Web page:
The largest increase in Unemployment occurs after the recession takes hold. As the Unemployment Rate increases, Consumer Confidence drops and consumer spending falls as the majority of consumers curb their spending. The retrenchment in consumer spending causes the recession to deepen, leading to more layoffs, and a cutback in business spending. Once a recession becomes obvious the Federal Reserve intervenes by lowering the Funds rate.
The first three Domino’s have already fallen (Monetary policy, Inverted Yield Curve, Lending Standards). A decrease in overall Lending likely began in the first quarter and will become more restrictive in coming months. A recession is likely before the end of 2023 and the Unemployment Rate will begin to inch higher in the second half of this year and jump in 2024.
Most Vulnerable Sectors Now
Commercial Real Estate
In 2021 Commercial Real Estate was up 150% from the low in 2011 and overvalued. The FOMC’s decision to keep interest rates at 0% and repression of long term Treasury yields through Quantitative Easing pushed the Cap Rate for Commercial Real Estate to extreme lows. The Cap Rate is the expected rate of cash flow return for a property. A property worth $20 million generating Net Operating Income (NOI) of $1,000,000 would have a Cap Rate of 5.0%. The Cap Rate is comparable to the Price Earnings ratio used to value stocks. A property with a Cap Rate of 5.0% would have P/E ratio of 20.0 (20 X $1,000,000 = $20,000,000). If an investor was choosing between the 1.6% return provided by a 10-year Treasury bond in 2021 or a property with a yield of 5.0%, it was a relative easy decision. With short term rates up from .12% in March 2021 to 4.75% in March 2023 and the 10-year Treasury yield more than double its 2021 yield (1.60%), properties with a Cap Rate of 5.0% are too expensive and overvalued.
The Pandemic changed where millions of workers work with many being able to work from home rather than in an office. According to a recent report by the Labor Department, 72.5% of businesses surveyed said their employees rarely or didn’t work remotely last year, up from 60.1% in 2021. Research by economists at the University of Chicago found that 27.7% of total days worked were from home, after holding at 30% throughout 2022. According to staffing firm Manpower, 13% of job postings are for remote positions which is down from 17% in March 2022, but up from 4% before the Pandemic. Irrespective of the exact percent, the number of workers that work full time in an office is less than in 2019 and is unlikely to increase significantly in the next two years. Employers need less office space as more workers spend less time in an office.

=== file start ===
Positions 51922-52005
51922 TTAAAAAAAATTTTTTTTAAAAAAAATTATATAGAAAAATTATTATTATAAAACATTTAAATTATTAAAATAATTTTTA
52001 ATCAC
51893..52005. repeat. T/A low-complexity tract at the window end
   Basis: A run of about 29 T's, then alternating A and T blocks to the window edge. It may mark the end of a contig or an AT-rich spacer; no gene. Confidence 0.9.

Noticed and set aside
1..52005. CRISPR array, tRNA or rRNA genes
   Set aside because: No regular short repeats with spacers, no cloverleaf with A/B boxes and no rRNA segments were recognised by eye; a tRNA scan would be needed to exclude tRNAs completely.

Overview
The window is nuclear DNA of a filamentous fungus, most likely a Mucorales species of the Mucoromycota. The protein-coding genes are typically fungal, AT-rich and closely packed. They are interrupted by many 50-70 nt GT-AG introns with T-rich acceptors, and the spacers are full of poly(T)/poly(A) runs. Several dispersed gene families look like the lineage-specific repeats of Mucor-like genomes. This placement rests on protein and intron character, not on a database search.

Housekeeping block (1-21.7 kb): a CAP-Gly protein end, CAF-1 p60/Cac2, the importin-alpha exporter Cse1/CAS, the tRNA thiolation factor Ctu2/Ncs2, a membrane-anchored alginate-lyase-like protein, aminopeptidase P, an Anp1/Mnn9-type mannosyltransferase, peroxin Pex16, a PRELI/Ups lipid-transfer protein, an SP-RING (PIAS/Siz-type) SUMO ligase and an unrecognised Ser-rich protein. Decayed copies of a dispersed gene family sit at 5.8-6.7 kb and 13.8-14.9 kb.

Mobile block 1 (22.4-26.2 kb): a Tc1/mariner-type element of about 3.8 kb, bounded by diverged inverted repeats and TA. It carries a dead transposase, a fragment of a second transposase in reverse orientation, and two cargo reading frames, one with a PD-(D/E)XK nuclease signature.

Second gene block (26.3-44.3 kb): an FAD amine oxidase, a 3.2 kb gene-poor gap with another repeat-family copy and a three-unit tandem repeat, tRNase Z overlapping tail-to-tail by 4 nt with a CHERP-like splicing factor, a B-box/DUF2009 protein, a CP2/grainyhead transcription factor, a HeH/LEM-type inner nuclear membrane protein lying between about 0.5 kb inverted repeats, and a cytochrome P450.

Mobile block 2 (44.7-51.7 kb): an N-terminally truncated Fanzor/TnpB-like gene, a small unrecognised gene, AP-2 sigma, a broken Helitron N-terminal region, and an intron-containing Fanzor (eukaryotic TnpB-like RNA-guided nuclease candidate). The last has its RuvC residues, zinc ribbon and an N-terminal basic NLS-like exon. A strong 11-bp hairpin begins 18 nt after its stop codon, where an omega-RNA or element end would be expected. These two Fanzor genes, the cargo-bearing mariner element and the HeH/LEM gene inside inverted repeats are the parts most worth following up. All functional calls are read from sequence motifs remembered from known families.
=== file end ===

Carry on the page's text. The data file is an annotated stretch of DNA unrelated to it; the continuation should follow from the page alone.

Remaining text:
As leases come due, many employers have or will lease less space and pay less in rent. Leasing activity is down -42.2% from the first quarter of 2020 through the first quarter of 2023, according to Avison Young. Over that same period the amount of subleased space available doubled, as companies locked into a long term lease attempted to recoup a portion of their costs by subleasing space to another firm. Subleases are generally offered at a steep discount to existing leases. The amount of subleased space available will put downward pressure on leases coming up for renewal, until the excess office space supply is absorbed in each city.
This problem has been particularly acute for properties located in downtown areas. Since the end of 2019 the vacancy rate for downtown office building has soared from 10.2% to 17.8%, according to CBRE. This has materially lowered the Net Operating Income for office buildings and reduced the value of the properties. Downtown Office buildings in some cities have experienced a decline of more than 40% in their value based on the increase in Cap Rates.
San Francisco has been hit especially hard given the concentration of Tech and Financial firms. In the last year some of the largest high profile technology companies have let go of thousands of workers that have headquarters or a large office space foot print in San Francisco. According to CBRE nearly 30% of San Francisco’s office space is now vacant compared to just 4% prior to the Pandemic. In the first quarter asking office rent was down only -14.8% ($88.40 - $75.25 per square foot) but lower prices are coming. Companies that have reduced their office space have been subleasing their unwanted space at $25.00 a square foot or down -71.7%. This excess supply will continue to put downward pressure on rents until it’s absorbed. In 2019 a prime building in downtown San Francisco had a value of $300 million. The occupancy rate today is just 25% after Union Bank and other tenants left. It’s up for sale and bids are expected for $60 million or 80% below its 2019 valuation. The decline in Commercial Real Estate values in the next two years will lower tax collections for cities and pressure budgets. Tax collections will also be reduced as small businesses that relied on office workers for revenue close or move out.